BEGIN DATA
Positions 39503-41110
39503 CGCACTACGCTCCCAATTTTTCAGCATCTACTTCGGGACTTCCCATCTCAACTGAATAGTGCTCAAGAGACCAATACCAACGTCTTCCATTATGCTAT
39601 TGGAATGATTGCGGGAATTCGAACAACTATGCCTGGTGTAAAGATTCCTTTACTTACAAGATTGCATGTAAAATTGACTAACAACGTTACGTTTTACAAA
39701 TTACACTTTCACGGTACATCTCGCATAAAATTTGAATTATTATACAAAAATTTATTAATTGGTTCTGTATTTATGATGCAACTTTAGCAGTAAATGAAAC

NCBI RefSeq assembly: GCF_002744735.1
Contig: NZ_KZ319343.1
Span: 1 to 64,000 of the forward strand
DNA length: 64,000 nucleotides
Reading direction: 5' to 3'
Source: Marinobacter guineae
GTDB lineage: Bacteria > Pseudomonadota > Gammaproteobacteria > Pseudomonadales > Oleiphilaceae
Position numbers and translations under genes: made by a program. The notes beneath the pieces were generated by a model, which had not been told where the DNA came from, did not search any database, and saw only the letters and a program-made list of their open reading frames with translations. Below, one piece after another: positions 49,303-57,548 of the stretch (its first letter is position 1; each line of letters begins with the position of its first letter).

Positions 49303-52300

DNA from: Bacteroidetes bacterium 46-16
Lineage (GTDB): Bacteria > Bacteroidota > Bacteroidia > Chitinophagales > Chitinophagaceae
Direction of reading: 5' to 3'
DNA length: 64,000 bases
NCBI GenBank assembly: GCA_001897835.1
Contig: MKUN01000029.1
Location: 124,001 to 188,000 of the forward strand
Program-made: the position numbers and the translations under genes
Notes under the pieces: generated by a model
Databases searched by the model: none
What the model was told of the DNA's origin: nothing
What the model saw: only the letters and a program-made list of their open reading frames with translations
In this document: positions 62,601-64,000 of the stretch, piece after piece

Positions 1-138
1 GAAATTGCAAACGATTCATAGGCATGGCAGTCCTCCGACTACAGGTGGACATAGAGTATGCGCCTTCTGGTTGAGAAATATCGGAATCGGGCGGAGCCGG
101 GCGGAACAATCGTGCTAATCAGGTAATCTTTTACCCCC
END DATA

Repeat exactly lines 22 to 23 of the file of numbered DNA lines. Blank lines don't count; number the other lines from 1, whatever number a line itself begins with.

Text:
Notes under the pieces: generated by a model
Databases searched by the model: none